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« Reply #10 on: April 11, 2011, 08:50:56 AM »

I don't think it's a bad thing. I'm more annoyed when the game goes on a super long character development session and you basically have to spend 20 minutes either watching a movie (if the game has budget for those) or 20 minutes pressing X for tons of text. Those really kill the pace.
I never finished Eternal Sonata because the game keeps doing that. Every single time between dungeons you get this really long ass character development session. On the opposite, when P3/4 does story development, it still feels like you are playing the game.

That's one of the things I loved about Eternal Sonata.
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cj_iwakura
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« Reply #11 on: April 11, 2011, 10:05:17 AM »

Digital Devil Saga had a neat take on it. Developed the characters along the way, then 2 completely overturns what you thought you knew.
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« Reply #12 on: April 11, 2011, 01:21:42 PM »

There are plenty of JRPGs competently writtten. Competently translated is a different story.

But wait a minute. For an JRPG to be competently translated as you say it has to be competently writtten too, don't you think?
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Prime Mover
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« Reply #13 on: April 11, 2011, 01:26:21 PM »

I never really thought of it much, never really annoyed me. There are many different devices for framing and constructing a narrative. It's hard to say that one device is inherently bad. It's all about how well that devices is utilized. There are some narrative devices that could be considered overused, or copouts that avoid deeper storytelling, but that only really applies if it's not done well or ruins the pacing (another problem that can arise from temporal narrative devices). However, some are used to great effect. As much as I have my problems with FFX, the way they framed it as a story told from a point about 3/4 the way through the game was very effective.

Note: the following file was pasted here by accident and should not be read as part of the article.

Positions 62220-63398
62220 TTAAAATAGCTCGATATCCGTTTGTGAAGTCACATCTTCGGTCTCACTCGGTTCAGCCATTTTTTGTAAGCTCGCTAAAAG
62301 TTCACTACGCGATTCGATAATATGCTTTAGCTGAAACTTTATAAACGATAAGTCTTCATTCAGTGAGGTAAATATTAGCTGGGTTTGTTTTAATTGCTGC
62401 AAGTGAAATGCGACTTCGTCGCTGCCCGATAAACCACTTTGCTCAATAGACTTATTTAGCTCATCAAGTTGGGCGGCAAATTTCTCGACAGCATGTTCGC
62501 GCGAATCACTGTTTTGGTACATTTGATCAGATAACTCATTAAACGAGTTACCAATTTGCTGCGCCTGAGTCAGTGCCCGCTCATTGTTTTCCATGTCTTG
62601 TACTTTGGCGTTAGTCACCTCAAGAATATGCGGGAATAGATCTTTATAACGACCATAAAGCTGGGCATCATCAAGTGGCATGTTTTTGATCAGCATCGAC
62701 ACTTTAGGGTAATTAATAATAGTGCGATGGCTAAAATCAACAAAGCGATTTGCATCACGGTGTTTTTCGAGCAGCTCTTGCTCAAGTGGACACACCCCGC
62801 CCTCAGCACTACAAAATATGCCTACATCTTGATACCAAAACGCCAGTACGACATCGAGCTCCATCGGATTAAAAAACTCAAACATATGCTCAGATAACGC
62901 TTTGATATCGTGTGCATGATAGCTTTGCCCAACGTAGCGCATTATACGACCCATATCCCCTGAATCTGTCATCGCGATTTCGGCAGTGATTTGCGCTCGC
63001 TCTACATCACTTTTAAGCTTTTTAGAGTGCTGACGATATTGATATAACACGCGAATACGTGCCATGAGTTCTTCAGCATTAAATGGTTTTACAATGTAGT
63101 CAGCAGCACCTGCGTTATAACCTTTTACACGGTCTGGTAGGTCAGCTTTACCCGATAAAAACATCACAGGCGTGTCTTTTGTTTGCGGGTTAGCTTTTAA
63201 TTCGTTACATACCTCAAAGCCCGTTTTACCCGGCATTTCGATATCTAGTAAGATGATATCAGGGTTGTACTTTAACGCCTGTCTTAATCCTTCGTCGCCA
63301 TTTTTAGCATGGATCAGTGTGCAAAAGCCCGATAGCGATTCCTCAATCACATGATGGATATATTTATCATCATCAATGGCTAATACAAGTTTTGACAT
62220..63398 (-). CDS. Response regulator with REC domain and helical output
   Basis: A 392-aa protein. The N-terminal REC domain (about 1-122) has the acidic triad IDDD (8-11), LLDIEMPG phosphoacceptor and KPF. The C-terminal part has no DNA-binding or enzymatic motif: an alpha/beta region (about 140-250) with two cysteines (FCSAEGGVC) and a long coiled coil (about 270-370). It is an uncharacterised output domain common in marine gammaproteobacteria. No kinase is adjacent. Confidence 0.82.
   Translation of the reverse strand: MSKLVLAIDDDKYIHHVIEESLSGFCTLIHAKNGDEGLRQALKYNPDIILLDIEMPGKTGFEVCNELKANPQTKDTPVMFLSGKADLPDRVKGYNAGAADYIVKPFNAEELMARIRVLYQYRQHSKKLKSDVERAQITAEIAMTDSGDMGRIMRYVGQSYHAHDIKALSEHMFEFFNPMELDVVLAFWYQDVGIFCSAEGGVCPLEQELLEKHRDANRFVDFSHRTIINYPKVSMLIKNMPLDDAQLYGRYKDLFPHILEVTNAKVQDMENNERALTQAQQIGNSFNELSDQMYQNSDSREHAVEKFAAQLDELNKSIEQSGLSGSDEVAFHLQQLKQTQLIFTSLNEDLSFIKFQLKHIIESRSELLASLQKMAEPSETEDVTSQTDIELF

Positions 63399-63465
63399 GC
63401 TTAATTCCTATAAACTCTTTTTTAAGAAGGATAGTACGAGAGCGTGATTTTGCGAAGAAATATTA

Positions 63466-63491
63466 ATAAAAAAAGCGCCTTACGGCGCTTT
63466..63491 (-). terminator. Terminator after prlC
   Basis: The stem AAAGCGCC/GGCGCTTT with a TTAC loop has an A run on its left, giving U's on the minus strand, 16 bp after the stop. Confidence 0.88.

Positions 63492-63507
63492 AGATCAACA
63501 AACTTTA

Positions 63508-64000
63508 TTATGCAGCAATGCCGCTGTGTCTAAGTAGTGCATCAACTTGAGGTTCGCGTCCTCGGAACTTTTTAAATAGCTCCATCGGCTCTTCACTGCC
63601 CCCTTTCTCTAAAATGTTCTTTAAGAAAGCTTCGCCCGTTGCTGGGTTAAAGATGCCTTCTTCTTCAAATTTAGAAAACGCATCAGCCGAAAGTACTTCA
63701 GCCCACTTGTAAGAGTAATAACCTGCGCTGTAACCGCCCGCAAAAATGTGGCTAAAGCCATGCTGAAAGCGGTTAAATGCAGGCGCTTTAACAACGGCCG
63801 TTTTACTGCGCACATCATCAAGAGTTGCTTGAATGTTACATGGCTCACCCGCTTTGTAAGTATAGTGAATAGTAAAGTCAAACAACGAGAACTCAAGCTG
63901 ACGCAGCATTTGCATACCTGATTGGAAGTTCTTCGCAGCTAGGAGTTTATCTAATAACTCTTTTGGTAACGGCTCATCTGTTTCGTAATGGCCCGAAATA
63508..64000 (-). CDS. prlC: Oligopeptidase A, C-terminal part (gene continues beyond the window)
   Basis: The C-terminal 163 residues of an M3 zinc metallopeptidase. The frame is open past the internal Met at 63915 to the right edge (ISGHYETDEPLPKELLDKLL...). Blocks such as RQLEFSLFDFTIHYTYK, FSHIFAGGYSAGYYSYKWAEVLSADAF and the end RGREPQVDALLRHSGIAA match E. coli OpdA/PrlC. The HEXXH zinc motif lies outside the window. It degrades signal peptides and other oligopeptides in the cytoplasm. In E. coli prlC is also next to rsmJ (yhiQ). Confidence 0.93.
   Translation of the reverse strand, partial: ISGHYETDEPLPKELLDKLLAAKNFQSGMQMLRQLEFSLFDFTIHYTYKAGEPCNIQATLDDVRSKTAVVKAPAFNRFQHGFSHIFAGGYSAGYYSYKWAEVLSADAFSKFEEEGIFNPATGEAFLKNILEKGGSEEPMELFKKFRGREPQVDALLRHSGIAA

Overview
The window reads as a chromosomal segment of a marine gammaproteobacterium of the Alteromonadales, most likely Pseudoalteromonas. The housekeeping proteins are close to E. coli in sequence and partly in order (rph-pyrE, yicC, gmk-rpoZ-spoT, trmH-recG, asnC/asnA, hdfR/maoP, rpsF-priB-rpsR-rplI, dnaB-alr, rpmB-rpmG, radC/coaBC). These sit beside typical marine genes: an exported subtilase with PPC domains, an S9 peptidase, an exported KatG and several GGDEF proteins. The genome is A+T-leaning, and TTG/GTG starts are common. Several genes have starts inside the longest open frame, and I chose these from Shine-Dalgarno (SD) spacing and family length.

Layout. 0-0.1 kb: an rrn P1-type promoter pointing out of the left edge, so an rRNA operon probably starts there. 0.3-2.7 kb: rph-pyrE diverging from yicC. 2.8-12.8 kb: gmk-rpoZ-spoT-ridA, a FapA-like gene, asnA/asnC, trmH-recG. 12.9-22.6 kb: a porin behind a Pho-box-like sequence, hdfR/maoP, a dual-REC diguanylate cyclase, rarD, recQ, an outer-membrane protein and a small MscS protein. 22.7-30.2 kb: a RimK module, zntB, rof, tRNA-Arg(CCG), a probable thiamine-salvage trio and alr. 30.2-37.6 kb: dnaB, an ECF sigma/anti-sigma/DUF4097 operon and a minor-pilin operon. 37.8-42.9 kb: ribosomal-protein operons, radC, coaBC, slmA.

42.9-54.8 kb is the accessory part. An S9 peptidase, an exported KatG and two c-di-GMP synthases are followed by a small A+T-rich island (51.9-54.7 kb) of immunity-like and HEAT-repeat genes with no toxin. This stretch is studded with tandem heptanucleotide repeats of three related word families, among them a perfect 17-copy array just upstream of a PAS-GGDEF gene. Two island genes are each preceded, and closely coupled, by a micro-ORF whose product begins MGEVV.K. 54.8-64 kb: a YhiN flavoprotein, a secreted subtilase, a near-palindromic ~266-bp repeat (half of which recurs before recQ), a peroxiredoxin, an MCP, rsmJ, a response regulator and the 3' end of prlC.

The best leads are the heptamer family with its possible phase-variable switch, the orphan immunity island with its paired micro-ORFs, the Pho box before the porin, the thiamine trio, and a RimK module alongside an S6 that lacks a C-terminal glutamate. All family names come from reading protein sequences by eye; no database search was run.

I dunno, the more I think about it, the less examples I can think of when flashback scenes really annoyed me. So many games are temporally linear that it's kind of refreshing when a game breaks form. I actually thought it was one of the stronger aspects of FF7 (even if the first Tifa scene was pretty cheesy), and even better in FF8.

But then again, I'm pretty open to a lot of narrative devices. I don't even mind long cutscene sections, as long as they're done well. Some complain about having their game hijacked by cutscenes, but to me, that's not so much of a problem, unless the cutscenes are bad or uninteresting.
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« Reply #14 on: April 11, 2011, 03:20:36 PM »


That's one of the things I loved about Eternal Sonata.

Me too.  I liked the fictional characters, but I really loved that they took the time to seperate Chopin's real life story from the other characters.  I would love to see more RPGs take a real historical figure, be it a musician, world leader, writer, and write them into a story while teaching you about real history and making sure the player knows the difference. between history and fiction.  Imagine roaming about a virtual Paris in the 1920s - 40s.. listening to jazz and meeting with characters.